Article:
From the Bibliothèque de Genève, hosted by the excellent e-Codices site, comes a late 15th Florentine Book of Hours, Comites Latentes 54. The book is in a very careful and decorative Italian Gothic, with a couple of the highly-ornate borders that often accompany this scribal hand. The calendar is mosthly empty, with only 128 total entries, about 1/2 ranked high. As common in Italian books there’s a high-than-usual count of popes, and some specific local entries, such as the rare St. Zenobious of Florence 4072.
(DB Id: 239)
Morgan Library M.361 is one more of the Italian books of hours, this one from Florence. The calendar is sparse, perhaps the least populated calendar I've seen so far, with only 118 entries. The entries are a perfect case study for localizing a calendar though. Most of the entries are the extremely common ones, Apostles, life of Mary, Jesus and John the Baptist, etc. There are 3 hapex saints, however, in early summer:
- May 25 - St. Zenobius, bishop
- June 6 - St. Alexandrus, bishop
- July 6 - St. Romulus, bishop and martyr
Of these the first is localized to Florence (Zenobius is regarded as the first bishop of Florence) and the other two to Fiesole, 5 miles from Florence proper.
(DB Id: 171)
We've not yet run out of Italian books from the Morgan Library. M.305 is localized to Florence, dated circa 1495. The calendar is nearly complete, containing 340 entries and all 12 zodiac entries, so only 12 empty lines. It also has a unique color scheme: red for normal, blue for high rank feasts and gold only for vigils (all vigils are gold) and the Zodiacs. The last 2 entries in September (Michael the Archangel and Jerome) are unusual, they're red, but with a gold initial. There's a manicule pointing to Michael, perhaps an indication of one of the previous owners. The calendar is filled with errors
- Several days were omitted in the sequence and their dominical letter/golden number added in the margin
- The first letter of every month was never written in, there's a gap between the KL and the rest of the word, but no initial (i.e. KL ept[m]ber at the start of September)
- The last four saints in January were written one line off, with scribal correction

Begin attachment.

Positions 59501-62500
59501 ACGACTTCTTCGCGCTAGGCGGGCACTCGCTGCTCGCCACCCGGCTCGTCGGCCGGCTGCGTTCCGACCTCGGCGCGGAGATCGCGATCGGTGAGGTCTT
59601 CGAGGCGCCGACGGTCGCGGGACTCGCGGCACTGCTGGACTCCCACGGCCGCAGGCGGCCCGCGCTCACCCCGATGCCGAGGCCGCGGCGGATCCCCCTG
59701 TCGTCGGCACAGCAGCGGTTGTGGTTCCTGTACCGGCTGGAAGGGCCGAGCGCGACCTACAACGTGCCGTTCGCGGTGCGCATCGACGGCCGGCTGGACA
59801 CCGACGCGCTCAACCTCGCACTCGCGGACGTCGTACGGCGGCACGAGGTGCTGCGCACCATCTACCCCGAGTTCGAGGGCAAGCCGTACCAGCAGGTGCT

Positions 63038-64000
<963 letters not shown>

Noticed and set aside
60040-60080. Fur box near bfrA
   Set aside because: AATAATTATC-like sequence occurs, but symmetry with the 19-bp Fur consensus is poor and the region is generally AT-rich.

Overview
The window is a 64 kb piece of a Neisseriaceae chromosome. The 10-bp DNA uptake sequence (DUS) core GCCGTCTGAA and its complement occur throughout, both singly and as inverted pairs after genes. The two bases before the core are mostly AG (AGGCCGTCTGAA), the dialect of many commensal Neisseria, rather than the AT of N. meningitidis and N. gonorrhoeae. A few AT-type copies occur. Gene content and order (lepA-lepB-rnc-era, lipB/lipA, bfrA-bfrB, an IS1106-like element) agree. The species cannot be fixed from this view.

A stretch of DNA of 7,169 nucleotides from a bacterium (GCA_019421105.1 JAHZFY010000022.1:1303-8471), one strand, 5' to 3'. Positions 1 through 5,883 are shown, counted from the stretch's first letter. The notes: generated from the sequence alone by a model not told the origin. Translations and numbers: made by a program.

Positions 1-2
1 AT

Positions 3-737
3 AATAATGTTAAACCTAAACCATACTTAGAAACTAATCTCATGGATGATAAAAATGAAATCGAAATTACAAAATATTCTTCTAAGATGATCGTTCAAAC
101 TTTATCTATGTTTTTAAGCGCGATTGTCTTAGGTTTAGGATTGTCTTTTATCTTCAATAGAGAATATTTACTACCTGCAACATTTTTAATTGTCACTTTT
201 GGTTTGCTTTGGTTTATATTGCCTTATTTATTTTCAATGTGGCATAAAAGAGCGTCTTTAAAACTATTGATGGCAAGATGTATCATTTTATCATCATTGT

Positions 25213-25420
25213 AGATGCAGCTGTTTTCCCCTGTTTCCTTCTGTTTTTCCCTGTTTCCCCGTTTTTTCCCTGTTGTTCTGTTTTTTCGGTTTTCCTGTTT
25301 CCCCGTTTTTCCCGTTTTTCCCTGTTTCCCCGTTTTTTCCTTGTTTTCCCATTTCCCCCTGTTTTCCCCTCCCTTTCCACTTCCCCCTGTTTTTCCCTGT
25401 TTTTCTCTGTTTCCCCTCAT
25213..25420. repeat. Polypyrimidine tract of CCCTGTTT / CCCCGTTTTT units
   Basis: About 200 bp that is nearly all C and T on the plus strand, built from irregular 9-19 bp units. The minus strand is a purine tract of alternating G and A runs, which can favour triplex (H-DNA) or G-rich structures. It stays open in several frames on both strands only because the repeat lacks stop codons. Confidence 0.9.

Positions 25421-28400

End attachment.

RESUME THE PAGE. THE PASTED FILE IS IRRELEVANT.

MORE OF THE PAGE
Finally there are many unidentified saints, but it is unclear if these are in error or too specific in localization to be recorded in the more general reference materials. The hand is a lovely Humanist, with regular capitolization and mostly regular gendering of titles (Sce vs Sci vs Scor[um]).
(DB Id: 170)
An interesting postscript, this MS was rebound in the early 20th century by Marguerite Duprez Lahey in a lovely, if overly tight, light brown Morocco. There's an outer case in 1/2 leather, 1/2 marbled paper. The later matches the end-papers
Morgan Library M.14 is another Italian Book of Hours, this one is from the 1490s, from Florence and was owned by the Franceschi-Pitti family, their arms are in it. The calendar is very unusual, in layout, in decoration and in population. Each month has 3 sides, with an illustration of the sign of the Zodiac in the sky at the start (see f.1r below). The short Egyptian verses are in the outer margin, in a smaller hand, and there is no KL for Kalends, only the first letter of the month in gold on a jewel-tone background. The feasts are graded in gold and blue, with blue the most important ones. The saints are a mishmash of unusual Italian and French saints, many of them heretofore unrepresented in the DB. With a few minor exceptions, a wrap-around error on King Sigismund (listed on April 30) being the most obvious, the saints are accurate. There are 2 missing days in the calendar, July 1 and November 12, but the scribe managed to catch Nov. 12 and inserted at least the dominical 'a' interlinearly in blue. No indication exists that the missing July 1 was noticed.
(DB Id: 164)
These are the last two of the Morgan Library books from my recent visit, so we'll be back to sharable images soon. M.80 is a beautifully calligraphed Milanese manuscript written by Sigismondo de'Sigismondi in a flourishy Italian Gothic. The calendar is rather unremarkable, nothing out of the ordinary. M.1083 is a Florentine book, possibly by Antonio di Niccolò di Lorenzo. The calendar is not terribly unusual and the manuscript in general doesn't stand out.
If I can't share any of the calendar pages from M.80, here's at least the start of the Hours of the BVM, f.13r.